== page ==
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By Brahma Chellaney
Beijing's creeping aggression signals a challenge to U.S. presence in the Asian Pacific
Independent voices from the The Washington Times Communities
Topic - Niall Ferguson
Niall Ferguson is an acclaimed economic historian. He has authored a number of well-received books. One, "The Ascent of Money," became the basis for an award-winning PBS series. Mr. Ferguson is also a professor at Harvard and a senior research fellow at Oxford's Jesus College and Stanford University's Hoover Institution.
Niall Ferguson, a Harvard history professor and author, is apologizing for saying economist John Maynard Keynes didn't care about the future because he was gay and had no children.
At the Democratic National Convention a few weeks ago, President Obama told the country that the economy he inherited was not something that could be fixed in four years. Rather, he said, it will take him a second term to fully realize the fruits of his policies and experience a robust economic recovery.
It has been a very rough patch for Our President, and I do believe it is going to get rougher still. Do not be surprised as the month goes on and August runs into September, that his campaign budget becomes tighter. President Obama is spending more money than he is raising. It will get worse.
Uh-oh: Mothers are vexed with the Democratic Party for its plan to "credential" infants at the Democratic National Convention next month in Charlotte, N.C., not to mention the lack of child care at the event.
Terms such as self-reliance, rugged individualism and risk-taking are embedded in the American lexicon. We identify as a people who turned a continental wilderness into the world's most productive nation. We claim to honor successful entrepreneurs and esteem profitable innovators.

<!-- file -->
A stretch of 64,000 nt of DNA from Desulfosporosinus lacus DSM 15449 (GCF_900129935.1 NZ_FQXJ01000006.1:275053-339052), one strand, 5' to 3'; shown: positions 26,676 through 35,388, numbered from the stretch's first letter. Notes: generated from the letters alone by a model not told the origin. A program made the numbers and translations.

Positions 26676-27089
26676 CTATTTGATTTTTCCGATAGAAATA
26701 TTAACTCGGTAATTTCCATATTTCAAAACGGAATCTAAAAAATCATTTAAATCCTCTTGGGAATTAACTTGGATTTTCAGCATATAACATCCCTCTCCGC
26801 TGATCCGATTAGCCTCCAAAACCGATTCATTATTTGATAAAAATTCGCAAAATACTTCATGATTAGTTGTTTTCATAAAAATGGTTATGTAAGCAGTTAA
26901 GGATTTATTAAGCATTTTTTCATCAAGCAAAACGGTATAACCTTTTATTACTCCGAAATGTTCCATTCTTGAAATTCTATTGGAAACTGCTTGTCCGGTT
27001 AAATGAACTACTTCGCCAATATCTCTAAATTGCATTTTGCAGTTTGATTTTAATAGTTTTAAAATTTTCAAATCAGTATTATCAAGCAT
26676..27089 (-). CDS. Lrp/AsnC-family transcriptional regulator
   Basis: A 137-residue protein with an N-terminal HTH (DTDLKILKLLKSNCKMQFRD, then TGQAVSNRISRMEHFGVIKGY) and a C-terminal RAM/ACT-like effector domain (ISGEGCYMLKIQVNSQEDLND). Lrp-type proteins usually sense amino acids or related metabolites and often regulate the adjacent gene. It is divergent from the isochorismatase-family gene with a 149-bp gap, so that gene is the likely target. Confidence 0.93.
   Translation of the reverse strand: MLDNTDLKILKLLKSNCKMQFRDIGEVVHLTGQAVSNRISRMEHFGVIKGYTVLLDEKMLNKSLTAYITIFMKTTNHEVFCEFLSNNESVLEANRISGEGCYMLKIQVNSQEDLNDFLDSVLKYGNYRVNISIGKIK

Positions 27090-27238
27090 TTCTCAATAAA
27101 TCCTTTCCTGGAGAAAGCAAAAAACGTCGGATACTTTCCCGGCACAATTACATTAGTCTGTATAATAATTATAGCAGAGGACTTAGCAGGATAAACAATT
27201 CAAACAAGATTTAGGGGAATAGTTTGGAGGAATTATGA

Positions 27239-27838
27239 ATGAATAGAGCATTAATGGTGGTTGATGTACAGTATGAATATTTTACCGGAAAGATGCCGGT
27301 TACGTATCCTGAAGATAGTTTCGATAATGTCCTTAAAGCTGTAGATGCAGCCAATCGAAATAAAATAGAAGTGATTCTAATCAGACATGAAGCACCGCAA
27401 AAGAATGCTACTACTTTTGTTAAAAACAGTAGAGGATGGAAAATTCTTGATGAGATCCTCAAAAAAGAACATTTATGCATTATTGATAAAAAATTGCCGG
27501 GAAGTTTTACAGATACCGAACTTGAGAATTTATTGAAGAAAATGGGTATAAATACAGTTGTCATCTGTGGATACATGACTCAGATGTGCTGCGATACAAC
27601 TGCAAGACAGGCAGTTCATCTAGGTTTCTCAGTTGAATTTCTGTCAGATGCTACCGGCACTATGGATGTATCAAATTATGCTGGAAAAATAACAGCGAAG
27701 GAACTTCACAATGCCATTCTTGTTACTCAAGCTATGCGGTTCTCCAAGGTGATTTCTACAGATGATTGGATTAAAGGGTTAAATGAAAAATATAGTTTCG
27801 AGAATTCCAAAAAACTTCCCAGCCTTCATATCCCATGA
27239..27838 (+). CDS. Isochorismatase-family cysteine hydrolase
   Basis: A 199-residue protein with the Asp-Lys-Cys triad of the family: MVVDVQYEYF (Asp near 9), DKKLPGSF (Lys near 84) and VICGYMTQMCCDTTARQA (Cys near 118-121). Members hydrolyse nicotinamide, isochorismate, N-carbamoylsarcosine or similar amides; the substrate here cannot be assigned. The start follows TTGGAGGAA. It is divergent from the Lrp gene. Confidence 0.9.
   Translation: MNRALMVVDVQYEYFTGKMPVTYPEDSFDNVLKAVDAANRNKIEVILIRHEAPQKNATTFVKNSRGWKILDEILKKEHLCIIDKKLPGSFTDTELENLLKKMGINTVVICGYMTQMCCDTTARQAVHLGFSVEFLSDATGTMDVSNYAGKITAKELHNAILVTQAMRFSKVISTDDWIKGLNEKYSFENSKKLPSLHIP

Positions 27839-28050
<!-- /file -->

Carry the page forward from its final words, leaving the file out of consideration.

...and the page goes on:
Europe dodged a bullet last week in its efforts to manage its debt crisis, which is now in its third year. The Greek election kicks the can down the road a bit, and gives the eurozone a chance to focus on other pressing problems. It looks like the European endgame is to muddle through the succession of challenges posed by the common currency while the Continent prepares for a more disciplined fiscal union. The economic imbalances in Europe are seemingly too severe and intractable to do much else. It is not clear whether Greece, for example, will be able in the long term to both remain in the eurozone and meet its obligations, but at least the day of reckoning has been put off for a while.
One of the joys of my long life in journalism is spending so much time in the company of smarter people. Even when I disagreed with them, invariably there was something to learn or at least reconsider.
So it ends. The United States is leaving Iraq. I'm solidly in the camp that sees this as a strategic blunder. Iraqi democracy is fragile, and Iran's desire to undermine it is strong.
We are borrowing more than $5 billion per day. That's $35 billion per week to run our government, totaling more than $1.5 trillion in borrowed money just to run it this year.
Mr. Ferguson also notes the decline in citizen engagement, as reflected in lower participation in private associations of all types.
"The voters now face a stark choice. They can let Barack Obama's rambling, solipsistic narrative continue until they find themselves living in some American version of Europe, with low growth, high unemployment, even higher debt — and real geopolitical decline. Or they can opt for real change: the kind of change that will end four years of economic underperformance, stop the terrifying accumulation of debt, and reestablish a secure fiscal foundation for American national security," Mr. Ferguson says in the grand finale of his lengthy account, which dwells on health care, the economy and the Romney/Ryan ticket.